Abigal Barnard of Deerfield. Mr. Hart Leavitt of Greenfield 
to Miss Rachael Barnard. Dr. Stone of Greenfield to Miss 

340 Annual Meetinff—190i. 

Sally Barnard." It is worthy of remark that the three brides 
were sisters and one matrimonial eve made wives of them all. 

Joshua^ the third son, left Kew England for the West Indies 
in 1791. The ship was wrecked on a desert island, where he 
Hved for several years, subsisting principaUy upon crawfish. 
After his rescae he established a business in Charleston, S. C, 
but did not communicate with his New England friends. 

In the summer of 1802 some bales of cotton were seen on a 
wharf in New York marked ^^ Joshua Leavitt." In Augast 
Mt. Leavitt made a journey on horseback to New York to 
trace this clue. The fatigue and excitement of the journey 
resulted in his death soon after his return and before tidings 
had been received from the absent son. A few weeks later a 
letter was received from him dated at Charleston, S. C, express- 
ing pleasure at hearing again from his relatives at home and his 
sorrow at the death of his parents and sister. His letters show 
a genial and loving character. The reason of his absence is 
not known, although tradition has it that it was a love affair. 
At his invitation four of his brothers settled at various points in 
the South. They seem to have succeeded fairly well in business, 
but the average length of life of the five brothers who settled 
in the South was less by eighteen years than of the six who 
remained in their native climate. 

David, the fourth son, lived for a series of years in Putney, 
Yt., and kept a general store. He was active in church and 
military affairs. His last years were spent in Boston, and his 
last Sabbath in teaching (as was his usual custom) a Bible class 
in the state's prison at Charlestown. 

Boger, the fifth son, lived on the homestead in Heath. He 
removed to Charlemont in 1835, which was his home until his 
death in 1840. He acquired a large fortune for the period and 
locaUty. His intelligence, integrity and uprightness commanded 
the confidence of his associates. He held perhaps every ofBice 
in the gift of the town, and was active in church and military 
affairs, holding the several grades of office in the local militia, 
including the command of a regiment noted for its superior 
drill and equipment. He was also active in educational and 
political reforms of the period, and in company with Miss Lyon 
canvassed the town of Heath and raised $1200 for the first sem- 
inary building at South Hadley. ^ A remarkable record of 
benevolence for a small agricultural town. 

PoTBon Lsamtt YindicaUd. 841 

He helped to locate and btdld the new county boildingfli at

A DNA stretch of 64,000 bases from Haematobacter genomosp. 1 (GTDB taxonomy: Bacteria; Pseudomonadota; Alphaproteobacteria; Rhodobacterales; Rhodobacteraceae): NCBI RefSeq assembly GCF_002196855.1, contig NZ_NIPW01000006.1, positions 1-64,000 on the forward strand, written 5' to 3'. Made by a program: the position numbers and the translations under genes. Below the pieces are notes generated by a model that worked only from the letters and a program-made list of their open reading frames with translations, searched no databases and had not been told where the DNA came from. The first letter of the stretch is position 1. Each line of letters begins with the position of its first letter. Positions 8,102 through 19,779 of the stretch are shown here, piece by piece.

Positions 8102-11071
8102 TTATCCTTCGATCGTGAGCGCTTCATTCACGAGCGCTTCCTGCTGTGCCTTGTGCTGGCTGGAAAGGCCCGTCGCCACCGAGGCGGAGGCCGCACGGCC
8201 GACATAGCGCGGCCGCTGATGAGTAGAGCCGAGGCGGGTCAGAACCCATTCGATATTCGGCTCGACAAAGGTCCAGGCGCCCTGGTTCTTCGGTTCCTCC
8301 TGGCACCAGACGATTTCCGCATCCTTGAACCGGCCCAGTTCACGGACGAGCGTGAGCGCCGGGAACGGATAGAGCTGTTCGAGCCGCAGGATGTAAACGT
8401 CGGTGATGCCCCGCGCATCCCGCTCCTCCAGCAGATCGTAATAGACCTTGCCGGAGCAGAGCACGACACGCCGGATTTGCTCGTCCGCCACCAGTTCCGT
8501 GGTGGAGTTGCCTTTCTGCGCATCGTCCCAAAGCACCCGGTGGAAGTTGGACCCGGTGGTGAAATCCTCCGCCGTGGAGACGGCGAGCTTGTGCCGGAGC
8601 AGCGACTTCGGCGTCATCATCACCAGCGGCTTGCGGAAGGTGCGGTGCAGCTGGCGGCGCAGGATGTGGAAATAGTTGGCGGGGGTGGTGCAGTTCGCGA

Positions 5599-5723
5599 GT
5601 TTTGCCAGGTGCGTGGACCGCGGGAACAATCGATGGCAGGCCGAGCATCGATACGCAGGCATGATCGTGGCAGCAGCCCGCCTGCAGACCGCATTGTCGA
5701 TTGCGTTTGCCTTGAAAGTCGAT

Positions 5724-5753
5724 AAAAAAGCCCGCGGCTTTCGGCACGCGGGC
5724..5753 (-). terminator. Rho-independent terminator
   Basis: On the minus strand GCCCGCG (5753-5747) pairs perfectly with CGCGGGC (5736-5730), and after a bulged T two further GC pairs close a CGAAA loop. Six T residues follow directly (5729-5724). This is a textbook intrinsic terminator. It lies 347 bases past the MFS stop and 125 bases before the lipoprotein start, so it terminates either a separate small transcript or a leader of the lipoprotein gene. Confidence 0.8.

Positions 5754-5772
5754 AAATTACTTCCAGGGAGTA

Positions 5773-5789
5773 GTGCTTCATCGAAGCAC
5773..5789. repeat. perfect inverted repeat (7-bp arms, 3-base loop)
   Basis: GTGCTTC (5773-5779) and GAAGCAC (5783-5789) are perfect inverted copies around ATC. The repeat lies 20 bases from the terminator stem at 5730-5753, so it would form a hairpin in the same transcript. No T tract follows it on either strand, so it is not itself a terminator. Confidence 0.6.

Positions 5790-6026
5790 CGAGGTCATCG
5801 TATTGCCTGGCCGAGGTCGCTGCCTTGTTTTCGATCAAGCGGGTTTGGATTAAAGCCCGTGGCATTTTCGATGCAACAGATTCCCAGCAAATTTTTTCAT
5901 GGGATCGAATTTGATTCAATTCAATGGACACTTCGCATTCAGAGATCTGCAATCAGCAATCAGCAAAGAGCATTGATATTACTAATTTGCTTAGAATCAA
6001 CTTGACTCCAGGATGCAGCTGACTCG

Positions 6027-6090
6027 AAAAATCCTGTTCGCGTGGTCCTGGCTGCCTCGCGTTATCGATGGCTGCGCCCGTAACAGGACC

Greenfield at the organization of the new coanty, and on tli^ 
day before his death, June 1, 1840, was nominated by the new 
Liberty party of Massachusetts as their candidate for Ueutenant^ 

His wife was a daughter of CoL Hugh Maxwell of Heath. 
The oldest son, Joshua, was graduated from Yale, and so far as 
known was the only man who ever ventured to open a law 
office in Heath. Later he became a minister, and active in the 
temperance and anti-slavery movements, but is better known as 
editor of the Emancipator and New York Independent. 

In the early anti-slavery period he spent several winters in 
Washington reporting the proceedings of Congress for his 
paper. He was present when John Quincy Adams presented a 
petition from the people of his district for the abolition of 
slavery in the District of Columbia. The Southern members 
were opposing the reception of petitions upon the subject of 
slavery. Mr. Adams, in his defense of the right of petition, 
requested the clerk to read the constitution. 

The clerk read a few sentences and stopped. Mr. Adams 
said, ^^ read on.'' The clerk read again and stopped. After 
several repetitions Mr. Adams said : ^^ Bead on until I tell you 
to stop." When he reached the words, ^^ Congress shall make 
no law abridging the right of the people to petition the govern- 
ment for a redress of grievances," Mr. Adams said, ^^ that will 
do." And without previous special preparation spoke for three 
days in defense of the right of petition. Mr. Leavitt reported 
the speech in full, but by some means the Southern sympathizers 
obtained possession of it and in consequence it has never been 
printed. Mr. Leavitt often said it was the most eloquent 
speech he ever heard from the lips of the ^^old mim elo- 

Boswell was a successful physician and a respected and useful 
citizen of Cornish, K H. !ffis wife was a granddaughter of 
Bev. Jonathan Ashley, the second minister of Deerfield, and a 
daughter of Tirzah (Field) Ashley, the second wife of Rev.